STRASBOURG, France -- The Parliamentary Assembly of the Council of Europe (PACE) has awarded its annual Vaclav Havel Human Rights Prize to veteran Russian activist Lyudmila Alekseyeva.
A Soviet-era dissident and one of Russia's most outspoken and respected rights advocates, 88-year-old Alekseyeva received the prestigious award on September 28 during the PACE session in Strasbourg, France.
PACE President Anne Brasseur, who chaired the selection panel, said Alekseyeva had "inspired many generations of activists in Russia, but also abroad, to commit themselves to the struggle for justice.
In an emotional speech to the assembly, Alekseyeva said receiving the prize was a "recognition of all Russian human rights defenders who work in very hard circumstances."
She condemned the deepening crackdown on civil society in Russia and said the restrictive "foreign agents law" adopted in 2012 aimed at "destroying" nongovernmental organizations.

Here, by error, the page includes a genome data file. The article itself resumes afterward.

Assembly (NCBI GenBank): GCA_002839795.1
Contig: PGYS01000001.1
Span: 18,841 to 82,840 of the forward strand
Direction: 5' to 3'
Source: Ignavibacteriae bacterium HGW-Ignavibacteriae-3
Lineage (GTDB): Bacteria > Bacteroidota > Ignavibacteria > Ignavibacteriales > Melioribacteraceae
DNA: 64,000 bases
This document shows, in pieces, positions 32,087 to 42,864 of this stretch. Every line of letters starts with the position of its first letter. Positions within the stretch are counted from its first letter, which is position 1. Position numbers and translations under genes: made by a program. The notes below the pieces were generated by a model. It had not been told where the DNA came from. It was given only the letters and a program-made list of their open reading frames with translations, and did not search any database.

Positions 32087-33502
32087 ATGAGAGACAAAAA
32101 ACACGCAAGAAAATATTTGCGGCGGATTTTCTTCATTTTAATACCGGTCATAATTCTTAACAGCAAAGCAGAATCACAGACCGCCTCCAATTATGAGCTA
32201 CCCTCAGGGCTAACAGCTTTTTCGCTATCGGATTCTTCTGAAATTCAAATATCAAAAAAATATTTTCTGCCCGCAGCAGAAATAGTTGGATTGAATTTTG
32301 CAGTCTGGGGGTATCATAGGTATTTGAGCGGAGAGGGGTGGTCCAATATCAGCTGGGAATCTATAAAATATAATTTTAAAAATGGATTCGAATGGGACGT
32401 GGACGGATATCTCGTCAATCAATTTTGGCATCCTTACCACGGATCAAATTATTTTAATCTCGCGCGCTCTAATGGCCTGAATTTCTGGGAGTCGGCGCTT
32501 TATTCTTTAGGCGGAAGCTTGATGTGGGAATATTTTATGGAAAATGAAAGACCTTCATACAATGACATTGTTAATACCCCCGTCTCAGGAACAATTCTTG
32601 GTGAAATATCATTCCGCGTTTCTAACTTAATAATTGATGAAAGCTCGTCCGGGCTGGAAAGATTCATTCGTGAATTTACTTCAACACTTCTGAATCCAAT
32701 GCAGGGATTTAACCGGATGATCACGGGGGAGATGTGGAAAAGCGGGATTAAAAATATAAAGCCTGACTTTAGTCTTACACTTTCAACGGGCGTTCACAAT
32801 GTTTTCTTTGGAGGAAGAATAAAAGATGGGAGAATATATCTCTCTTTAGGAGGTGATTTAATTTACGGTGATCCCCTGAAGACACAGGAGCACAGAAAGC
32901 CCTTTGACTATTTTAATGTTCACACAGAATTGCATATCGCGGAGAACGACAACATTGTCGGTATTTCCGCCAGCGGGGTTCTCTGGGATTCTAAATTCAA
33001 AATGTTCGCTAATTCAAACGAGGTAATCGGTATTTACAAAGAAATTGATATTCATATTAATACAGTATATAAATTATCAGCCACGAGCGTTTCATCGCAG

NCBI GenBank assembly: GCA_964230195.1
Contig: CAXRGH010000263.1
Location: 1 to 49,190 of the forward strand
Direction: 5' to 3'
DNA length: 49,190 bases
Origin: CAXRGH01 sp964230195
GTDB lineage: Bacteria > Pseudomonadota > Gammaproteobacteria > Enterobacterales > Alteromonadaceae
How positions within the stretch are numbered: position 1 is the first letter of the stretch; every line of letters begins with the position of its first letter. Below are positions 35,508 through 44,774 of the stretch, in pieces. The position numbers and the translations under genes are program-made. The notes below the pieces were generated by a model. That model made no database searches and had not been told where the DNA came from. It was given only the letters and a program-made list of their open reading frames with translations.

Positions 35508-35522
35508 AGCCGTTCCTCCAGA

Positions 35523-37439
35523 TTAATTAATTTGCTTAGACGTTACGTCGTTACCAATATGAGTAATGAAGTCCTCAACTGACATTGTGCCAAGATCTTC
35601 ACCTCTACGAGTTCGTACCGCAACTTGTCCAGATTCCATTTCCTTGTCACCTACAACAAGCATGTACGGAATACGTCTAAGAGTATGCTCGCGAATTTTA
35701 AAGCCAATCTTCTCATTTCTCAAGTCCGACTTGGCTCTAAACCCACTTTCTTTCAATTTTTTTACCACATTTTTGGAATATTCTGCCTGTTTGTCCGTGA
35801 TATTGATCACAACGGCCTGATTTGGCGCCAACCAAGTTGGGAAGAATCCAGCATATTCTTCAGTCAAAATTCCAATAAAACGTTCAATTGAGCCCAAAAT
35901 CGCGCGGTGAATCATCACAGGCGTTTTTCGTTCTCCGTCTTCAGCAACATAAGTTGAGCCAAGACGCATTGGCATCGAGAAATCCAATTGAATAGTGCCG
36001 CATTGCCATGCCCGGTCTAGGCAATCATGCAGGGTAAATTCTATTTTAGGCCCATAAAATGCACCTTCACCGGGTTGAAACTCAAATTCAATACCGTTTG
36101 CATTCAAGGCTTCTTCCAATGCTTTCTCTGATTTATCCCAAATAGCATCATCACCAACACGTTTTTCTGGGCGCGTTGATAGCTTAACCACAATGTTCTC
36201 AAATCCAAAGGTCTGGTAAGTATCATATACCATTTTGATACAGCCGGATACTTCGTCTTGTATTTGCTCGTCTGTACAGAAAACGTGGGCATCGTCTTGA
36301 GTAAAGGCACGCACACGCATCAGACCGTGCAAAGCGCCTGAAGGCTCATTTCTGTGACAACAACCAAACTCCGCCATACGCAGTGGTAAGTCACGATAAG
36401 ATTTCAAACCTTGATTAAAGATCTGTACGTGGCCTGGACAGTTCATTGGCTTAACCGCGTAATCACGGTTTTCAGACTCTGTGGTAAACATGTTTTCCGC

Alekseyeva joined the Soviet dissident movement in the 1960s before going on to become a founding member of the Moscow Helsinki Group.
Forced to emigrate from Russia to the United States in 1977, she returned to her homeland in 1989 to continue her work.
In her speech to PACE, Alekseyeva said she did not foresee any improvement for Russian civil society in the near future, but she said she remained "optimistic about the long-term prospects."
"One day we will definitely become a democratic country, because we are a European country," she said. "I believe in this with all my heart."
The 60,000 euro ($66,000) annual prize honors individuals or organizations judged to have undertaken "outstanding civil society action in defense of human rights in Europe and beyond."
Now in its third year, it is awarded by PACE in partnership with the Vaclav Havel Library in Prague and the Czech Charter 77 Foundation.
The prize went to Belarusian human rights activist Ales Byalyatski in 2013 and to Azerbaijani human rights activist Anar Mammadli in 2014.